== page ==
Starring: Jason Statham, Michael Angarano, Milo Ventimiglia, Hope Davis, Dominic Garcia-Laredo, Stanley Tucci
Rated R for Strong Violence, Language and Some Sexuality/Nudity
One of the most interesting people in Hollywood is Jason Statham. Or at least I think so. A professional diver turned black market salesman turned model turned actor, he certainly has the pedigree to back that statement up. In addition to having the presence and physique to pull off an action hero role, he has quite a bit of acting talent. Not in the way of say, Daniel Day-Lewis, but in his own way he has demonstrated a surprising amount of versatility. Statham knows himself so well that he can use his screen image in a number of ways: he can play it straight ("The Bank Job"), parody it ("Crank") or comment on it ("Redemption"). Few people go to a Jason Statham movie to see him do anything else but kick ass and toss out one liners, which is a shame because movies like "Redemption" or "Wild Card" contain some of his best work. They're just as violent, but they do so with a purpose. In these movies, his fighting skills are more than a curse than anything.
Nick Wild (Statham) calls himself a "security consultant," but in reality he's an enforcer/bodyguard. Basically, when you're in danger or wanting revenge, Nick's who you call. He hates his life in Las Vegas and dreams of making enough money to leave town and sail on the Mediterranean. But when he makes enough money to do so, he always tries for that one "risk it all" bet that would set him for life and he loses. However, his two newest clients, a rich kid from out of town named Cyrus Kinnick (Michael Angarano), and an old friend named Holly (Garcia-Laredo) who was viciously raped by a mobster, could jerk him out of his monotony. Or get him killed.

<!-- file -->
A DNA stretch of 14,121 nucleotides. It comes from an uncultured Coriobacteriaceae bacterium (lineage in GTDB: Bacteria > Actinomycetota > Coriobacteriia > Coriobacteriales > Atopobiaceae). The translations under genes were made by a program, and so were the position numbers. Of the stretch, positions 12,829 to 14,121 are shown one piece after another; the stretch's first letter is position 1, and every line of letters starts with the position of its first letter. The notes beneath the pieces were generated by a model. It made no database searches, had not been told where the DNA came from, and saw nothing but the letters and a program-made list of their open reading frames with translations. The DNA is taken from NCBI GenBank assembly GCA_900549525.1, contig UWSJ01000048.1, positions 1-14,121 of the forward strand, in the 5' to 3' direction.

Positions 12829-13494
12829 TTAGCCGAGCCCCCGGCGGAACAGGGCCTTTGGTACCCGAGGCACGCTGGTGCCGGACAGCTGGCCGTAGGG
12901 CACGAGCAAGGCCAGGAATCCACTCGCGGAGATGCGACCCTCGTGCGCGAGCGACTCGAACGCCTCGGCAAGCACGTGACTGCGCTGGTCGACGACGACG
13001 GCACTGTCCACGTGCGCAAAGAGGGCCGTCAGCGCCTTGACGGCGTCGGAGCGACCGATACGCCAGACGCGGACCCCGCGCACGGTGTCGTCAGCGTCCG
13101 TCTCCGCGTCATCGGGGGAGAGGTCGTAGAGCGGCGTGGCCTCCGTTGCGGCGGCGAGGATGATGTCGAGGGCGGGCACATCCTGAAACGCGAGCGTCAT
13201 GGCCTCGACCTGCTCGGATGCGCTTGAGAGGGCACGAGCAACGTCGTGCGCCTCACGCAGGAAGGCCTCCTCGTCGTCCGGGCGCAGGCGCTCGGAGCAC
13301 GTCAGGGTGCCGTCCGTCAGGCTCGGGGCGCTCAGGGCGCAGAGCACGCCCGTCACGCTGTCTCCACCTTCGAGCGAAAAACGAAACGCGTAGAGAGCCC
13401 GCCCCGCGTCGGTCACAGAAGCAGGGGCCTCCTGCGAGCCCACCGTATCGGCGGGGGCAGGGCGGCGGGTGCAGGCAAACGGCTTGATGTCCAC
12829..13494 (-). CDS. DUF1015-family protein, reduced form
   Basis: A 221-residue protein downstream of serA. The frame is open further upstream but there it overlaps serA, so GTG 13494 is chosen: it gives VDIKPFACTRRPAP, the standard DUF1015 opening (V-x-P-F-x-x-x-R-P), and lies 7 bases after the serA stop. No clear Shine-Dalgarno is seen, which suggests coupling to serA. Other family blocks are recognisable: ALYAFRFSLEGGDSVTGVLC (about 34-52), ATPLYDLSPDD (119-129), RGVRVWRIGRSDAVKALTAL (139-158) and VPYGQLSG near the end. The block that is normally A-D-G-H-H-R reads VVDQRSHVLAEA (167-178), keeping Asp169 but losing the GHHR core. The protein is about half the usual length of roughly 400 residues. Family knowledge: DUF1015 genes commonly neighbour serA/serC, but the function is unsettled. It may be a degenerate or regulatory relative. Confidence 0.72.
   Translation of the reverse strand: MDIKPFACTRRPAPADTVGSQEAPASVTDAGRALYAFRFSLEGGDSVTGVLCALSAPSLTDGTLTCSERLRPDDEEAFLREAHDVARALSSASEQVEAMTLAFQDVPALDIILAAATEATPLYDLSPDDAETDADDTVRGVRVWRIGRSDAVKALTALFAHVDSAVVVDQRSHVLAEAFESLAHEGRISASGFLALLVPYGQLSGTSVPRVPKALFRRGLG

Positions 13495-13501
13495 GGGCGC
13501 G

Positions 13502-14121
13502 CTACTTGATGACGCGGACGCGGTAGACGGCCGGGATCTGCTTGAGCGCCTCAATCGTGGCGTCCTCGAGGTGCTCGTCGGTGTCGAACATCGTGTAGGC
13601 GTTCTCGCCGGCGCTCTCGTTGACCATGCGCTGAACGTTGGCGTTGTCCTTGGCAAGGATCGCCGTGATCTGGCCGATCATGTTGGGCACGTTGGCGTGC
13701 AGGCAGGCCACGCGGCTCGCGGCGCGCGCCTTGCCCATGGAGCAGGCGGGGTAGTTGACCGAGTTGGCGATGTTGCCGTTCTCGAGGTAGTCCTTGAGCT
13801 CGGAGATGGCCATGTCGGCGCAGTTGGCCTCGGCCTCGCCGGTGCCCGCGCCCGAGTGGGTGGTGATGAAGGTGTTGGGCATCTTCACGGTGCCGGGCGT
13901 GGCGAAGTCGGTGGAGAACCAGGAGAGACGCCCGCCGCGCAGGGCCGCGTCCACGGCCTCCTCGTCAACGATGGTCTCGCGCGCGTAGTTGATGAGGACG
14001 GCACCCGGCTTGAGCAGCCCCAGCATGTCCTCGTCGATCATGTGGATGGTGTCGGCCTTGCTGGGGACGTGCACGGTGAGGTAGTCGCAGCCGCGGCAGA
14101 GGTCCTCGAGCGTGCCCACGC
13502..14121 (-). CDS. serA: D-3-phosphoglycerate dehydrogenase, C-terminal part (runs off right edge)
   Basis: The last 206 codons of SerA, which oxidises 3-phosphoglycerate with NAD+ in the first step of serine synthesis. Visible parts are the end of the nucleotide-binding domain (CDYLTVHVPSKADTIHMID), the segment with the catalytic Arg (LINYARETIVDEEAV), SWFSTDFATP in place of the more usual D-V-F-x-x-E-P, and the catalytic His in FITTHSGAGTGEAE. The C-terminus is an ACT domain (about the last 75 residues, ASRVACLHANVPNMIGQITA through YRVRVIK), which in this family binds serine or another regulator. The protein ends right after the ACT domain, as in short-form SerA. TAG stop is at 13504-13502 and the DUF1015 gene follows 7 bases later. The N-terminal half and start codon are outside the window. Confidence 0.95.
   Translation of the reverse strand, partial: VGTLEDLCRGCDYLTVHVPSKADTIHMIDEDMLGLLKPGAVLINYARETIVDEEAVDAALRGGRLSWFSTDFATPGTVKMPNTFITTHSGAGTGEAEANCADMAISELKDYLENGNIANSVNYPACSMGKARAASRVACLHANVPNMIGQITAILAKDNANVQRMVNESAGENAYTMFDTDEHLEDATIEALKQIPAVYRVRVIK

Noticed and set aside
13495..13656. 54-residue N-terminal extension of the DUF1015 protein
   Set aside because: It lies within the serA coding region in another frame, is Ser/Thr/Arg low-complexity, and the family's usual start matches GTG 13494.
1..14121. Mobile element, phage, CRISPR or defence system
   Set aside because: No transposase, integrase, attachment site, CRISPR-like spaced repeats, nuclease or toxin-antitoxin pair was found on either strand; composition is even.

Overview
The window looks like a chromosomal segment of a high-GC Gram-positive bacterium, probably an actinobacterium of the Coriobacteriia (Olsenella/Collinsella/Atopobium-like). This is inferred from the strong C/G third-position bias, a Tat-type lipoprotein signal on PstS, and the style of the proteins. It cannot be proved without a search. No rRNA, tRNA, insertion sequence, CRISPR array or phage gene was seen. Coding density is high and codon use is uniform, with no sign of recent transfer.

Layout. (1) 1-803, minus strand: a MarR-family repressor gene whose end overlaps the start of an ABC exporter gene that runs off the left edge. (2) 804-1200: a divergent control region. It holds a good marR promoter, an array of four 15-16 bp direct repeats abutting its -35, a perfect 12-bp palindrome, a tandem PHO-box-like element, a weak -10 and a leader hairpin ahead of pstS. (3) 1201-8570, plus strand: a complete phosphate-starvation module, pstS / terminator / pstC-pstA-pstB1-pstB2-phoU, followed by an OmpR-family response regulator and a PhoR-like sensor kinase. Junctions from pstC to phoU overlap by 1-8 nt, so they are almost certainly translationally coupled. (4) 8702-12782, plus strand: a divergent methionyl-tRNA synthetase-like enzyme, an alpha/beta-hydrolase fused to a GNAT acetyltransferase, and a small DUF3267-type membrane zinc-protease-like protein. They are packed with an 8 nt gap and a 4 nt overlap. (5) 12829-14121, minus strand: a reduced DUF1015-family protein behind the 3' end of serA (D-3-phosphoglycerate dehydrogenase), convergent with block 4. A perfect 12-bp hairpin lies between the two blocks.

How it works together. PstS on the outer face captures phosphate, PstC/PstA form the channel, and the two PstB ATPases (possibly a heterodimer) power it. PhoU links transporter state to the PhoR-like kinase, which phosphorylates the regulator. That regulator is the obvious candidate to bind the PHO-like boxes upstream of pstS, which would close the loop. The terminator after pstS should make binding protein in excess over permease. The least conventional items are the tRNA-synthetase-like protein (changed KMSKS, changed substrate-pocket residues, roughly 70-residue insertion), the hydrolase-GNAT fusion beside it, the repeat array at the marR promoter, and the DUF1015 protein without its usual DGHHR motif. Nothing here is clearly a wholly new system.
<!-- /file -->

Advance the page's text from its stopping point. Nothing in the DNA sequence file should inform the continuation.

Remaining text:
Statham plays Nick as someone who, despite having people who love him, hates himself. There are people around him that offer love and support, such as Cassandra (Davis), the card dealer at the Golden Nugget. But perhaps because he views himself as a failure that he won't accept it. Statham has the rare ability to use his eyes and body language to get the maximum effect. He never pushes his performance, and that's what makes us care about him.
Statham is surrounded by a gifted supporting cast of underappreciated character actors. The second most important role is given by Michael Angarano, a young actor who has been shamefully overlooked by Hollywood. His adorable "boy next door" appeal makes him ideal for the "best friend" role in a romantic comedy, but his talents show that he is capable of much more. As the wealthy client who isn't as honest or secure as he seems, Angarano shines, and is more than capable of holding his own against the star power of Statham. Heartthrob Milo Ventimiglia is surprisingly effective as a frothing at the mouth monster. His viciousness is rather startling coming from such a low-key actor. Dominic Garcia-Laredo, Hope Davis, Anne Heche, Sofia Vergara and especially Stanley Tucci are great in small roles. They may be underused, but they're all such good actors that merely seeing them on screen is a cause for delight.
Simon West does not have a great track record. Some of his credits include the lame "Con Air" and the murder mystery misfire "The General's Daughter." I'll give him credit for the cheesy fun of "Lara Croft: Tomb Raider," but I'm not sure how much of that was intentionally campy. Here, he has a bonafide winner on his hands, although, like the aforementioned Indiana Jones knockoff, I'm thinking that the film's success has less to do with him than his actors or the screenplay. He overdoes the slo-mo and the film has kind of an unfocused feel. But I liked that aspect. It makes it seem less formulaic so the characters stand out.
"Wild Card" isn't a traditional action film and will probably bore those who are looking for an adrenaline cocktail. But it contains more than enough pleasures to make me encourage you to give it a chance.